|Climate solution: Pay true cost of fossil fuels, NASA scientist says||
NEW YORK (LiveScience.com) -- Prominent climate scientist James Hansen has been warning that humans have brought the planet to a tipping point, after which changes, such as melting ice, can pick up momentum with potentially devastating effects.
"We are at a fork in the road. We can either continue with business as usual and addiction to fossil fuels, or we can put an honest price on carbon that makes fossil fuels pay their cost to society," Hansen told an audience at the State of the Planet Conference held here at Columbia University.
The cost of fossil fuels is artificially low because it does not include the price they incur on society, through air and water pollution and the effects of global warming, such as more extreme weather, Hansen said.
His solution: a gradually rising fee attached to all fossil fuels at their mine or port of entry. The fee would then be redistributed to the public.
A rising cost on greenhouse gas-producing fossil fuels would spur investment in clean alternatives, he said.
Hansen, director of NASA's Goddard Institute for Space Studies, and Lisa Goddard, director of the International Research Institute for Climate and Society, offered a climate science perspective during the conference, which focused on global sustainable development.
Anticipating climate extremes
Goddard focused on drought, and the need to anticipate climate extremes and manage their effects.
She focused on a severe drought in southern Sudan, which, after two failed rainy seasons, has brought famine. It's difficult to attribute this drought directly to global climate change, since there has been no long-term trend in the precipitation in the region.
However, decade-scale fluctuations in rainfall seem to have contributed, as did the long-ranging effects of cooler ocean temperatures over the equatorial Pacific (known as a La Niña event), she said.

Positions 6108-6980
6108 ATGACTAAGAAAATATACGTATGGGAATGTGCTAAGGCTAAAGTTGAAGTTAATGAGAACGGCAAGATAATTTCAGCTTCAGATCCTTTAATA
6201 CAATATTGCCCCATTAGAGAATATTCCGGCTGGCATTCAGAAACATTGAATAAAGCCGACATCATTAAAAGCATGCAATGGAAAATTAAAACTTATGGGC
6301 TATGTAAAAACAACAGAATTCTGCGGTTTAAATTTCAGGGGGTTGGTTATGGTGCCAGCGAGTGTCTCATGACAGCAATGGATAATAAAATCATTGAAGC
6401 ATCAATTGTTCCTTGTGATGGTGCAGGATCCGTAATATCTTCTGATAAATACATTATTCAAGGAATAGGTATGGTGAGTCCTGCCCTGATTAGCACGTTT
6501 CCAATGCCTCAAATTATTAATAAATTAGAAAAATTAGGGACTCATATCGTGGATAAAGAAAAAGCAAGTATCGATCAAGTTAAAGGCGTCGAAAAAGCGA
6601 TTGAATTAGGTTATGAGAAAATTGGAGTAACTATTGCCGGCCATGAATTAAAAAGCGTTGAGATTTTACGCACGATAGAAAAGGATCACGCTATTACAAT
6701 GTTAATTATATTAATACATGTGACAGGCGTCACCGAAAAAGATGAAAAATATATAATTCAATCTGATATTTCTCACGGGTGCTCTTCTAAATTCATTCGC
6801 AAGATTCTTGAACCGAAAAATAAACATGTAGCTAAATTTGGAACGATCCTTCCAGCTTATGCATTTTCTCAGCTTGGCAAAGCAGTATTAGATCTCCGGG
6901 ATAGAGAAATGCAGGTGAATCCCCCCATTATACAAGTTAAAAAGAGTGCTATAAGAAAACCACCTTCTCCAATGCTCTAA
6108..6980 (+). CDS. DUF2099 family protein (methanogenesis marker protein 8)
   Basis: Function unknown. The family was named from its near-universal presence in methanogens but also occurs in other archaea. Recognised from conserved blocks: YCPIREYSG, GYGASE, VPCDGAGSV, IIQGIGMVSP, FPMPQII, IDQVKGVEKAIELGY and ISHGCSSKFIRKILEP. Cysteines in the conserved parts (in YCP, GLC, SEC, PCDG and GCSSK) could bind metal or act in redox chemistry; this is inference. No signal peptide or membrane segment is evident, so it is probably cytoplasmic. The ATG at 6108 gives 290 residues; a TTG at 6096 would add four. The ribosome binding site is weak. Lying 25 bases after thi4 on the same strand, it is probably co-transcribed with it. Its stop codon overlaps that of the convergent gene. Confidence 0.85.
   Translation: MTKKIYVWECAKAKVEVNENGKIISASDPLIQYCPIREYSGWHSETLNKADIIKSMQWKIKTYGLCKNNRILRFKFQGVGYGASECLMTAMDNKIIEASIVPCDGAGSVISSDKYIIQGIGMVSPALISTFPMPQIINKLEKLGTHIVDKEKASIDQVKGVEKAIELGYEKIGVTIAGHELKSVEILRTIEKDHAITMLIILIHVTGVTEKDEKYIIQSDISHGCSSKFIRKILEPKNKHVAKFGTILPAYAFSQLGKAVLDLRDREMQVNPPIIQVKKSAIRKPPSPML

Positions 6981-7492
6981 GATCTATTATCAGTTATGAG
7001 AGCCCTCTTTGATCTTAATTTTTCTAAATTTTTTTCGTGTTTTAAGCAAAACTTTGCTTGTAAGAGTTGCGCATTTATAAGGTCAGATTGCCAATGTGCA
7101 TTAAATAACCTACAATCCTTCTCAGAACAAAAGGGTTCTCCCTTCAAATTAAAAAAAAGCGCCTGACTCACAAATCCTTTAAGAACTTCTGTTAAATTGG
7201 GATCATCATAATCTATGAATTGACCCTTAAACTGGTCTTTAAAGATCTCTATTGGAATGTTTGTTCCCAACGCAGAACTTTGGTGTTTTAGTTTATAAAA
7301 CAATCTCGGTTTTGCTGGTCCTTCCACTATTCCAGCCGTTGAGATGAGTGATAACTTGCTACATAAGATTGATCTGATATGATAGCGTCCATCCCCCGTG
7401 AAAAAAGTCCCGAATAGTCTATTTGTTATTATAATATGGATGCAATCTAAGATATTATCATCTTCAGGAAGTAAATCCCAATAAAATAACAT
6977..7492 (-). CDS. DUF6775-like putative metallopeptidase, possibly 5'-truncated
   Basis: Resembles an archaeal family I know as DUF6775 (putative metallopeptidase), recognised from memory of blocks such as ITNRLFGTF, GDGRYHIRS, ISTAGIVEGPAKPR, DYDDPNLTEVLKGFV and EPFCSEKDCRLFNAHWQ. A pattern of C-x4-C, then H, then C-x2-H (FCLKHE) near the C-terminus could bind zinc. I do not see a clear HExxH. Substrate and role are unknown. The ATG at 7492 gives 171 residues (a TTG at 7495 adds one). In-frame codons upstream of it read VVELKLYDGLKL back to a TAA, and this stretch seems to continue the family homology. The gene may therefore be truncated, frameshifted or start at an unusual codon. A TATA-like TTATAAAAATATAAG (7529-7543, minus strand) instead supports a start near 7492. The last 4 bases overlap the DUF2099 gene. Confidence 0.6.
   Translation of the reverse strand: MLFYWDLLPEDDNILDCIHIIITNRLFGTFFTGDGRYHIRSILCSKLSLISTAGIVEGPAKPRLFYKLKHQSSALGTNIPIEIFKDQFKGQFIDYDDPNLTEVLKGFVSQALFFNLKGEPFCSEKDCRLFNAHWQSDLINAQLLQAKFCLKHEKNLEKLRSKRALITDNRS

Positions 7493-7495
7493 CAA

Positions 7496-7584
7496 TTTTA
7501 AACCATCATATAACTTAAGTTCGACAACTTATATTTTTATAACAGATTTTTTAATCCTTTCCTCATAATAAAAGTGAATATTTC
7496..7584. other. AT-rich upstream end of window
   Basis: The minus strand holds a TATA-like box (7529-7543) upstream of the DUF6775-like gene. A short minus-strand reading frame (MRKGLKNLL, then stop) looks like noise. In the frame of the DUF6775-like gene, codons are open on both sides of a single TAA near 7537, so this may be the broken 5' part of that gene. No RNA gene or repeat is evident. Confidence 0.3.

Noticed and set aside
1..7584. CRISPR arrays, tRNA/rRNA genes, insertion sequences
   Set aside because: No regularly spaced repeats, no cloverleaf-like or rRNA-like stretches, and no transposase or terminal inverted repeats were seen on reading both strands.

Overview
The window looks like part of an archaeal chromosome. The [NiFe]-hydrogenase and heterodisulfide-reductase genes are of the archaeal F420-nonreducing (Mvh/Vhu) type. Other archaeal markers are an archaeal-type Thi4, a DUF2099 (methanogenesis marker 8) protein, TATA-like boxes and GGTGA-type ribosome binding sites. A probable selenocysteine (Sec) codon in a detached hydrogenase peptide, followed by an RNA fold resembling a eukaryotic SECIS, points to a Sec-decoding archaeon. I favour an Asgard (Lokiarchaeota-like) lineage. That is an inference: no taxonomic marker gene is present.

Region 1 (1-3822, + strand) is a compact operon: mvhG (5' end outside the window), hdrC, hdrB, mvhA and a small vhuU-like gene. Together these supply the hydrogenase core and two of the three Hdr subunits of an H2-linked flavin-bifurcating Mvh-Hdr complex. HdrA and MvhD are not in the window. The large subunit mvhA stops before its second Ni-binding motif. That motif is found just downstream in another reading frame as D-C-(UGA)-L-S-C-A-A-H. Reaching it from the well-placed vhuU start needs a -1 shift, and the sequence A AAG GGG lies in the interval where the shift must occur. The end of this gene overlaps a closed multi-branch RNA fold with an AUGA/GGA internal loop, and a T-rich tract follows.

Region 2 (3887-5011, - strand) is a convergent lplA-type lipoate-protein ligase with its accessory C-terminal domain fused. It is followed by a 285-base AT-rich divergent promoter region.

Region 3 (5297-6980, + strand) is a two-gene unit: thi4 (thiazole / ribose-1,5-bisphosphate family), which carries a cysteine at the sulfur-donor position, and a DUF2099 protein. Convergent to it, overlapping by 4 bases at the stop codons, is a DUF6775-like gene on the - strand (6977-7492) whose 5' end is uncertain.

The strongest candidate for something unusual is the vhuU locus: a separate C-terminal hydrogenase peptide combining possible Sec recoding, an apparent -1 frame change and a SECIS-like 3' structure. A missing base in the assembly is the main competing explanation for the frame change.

A lack of ability to anticipate extremes, such as droughts, can impair development because people make cautious decisions, such as refraining from taking out a loan to buy seeds for fear of drought.
As a result, people may miss important opportunities, she said.
Both Hansen and Goddard weighed in on the presidential election.
Goddard faulted President Barack Obama's administration for not supplying adequate funding for climate research and making little explicit mention of climate.
"Meanwhile, the U.S. has been experiencing not only climate change but climate variability of quite a severe nature," Goddard said, referring to the recent unusual weather, including unprecedented warmth across the lower 48 states.
Hansen, too, expressed frustration. Obama should have had a Franklin Roosevelt-style fireside chat with the nation shortly after his election, when his popularity was high, and explained the need to put a price on carbon, the primary ingredient in greenhouse gases, Hansen said.
Obama did back a failed cap-and-trade proposal, which would have allowed clean companies to sell their leftover pollution credits to not-so-clean ones. Hansen opposed this system.
When asked the implications of a victory for Republican challenger Mitt Romney, Hansen noted that he found the sway held by climate-change deniers over Republican candidates discouraging. "Nevertheless, the realities can be made clear to educated, intelligent people," he said.
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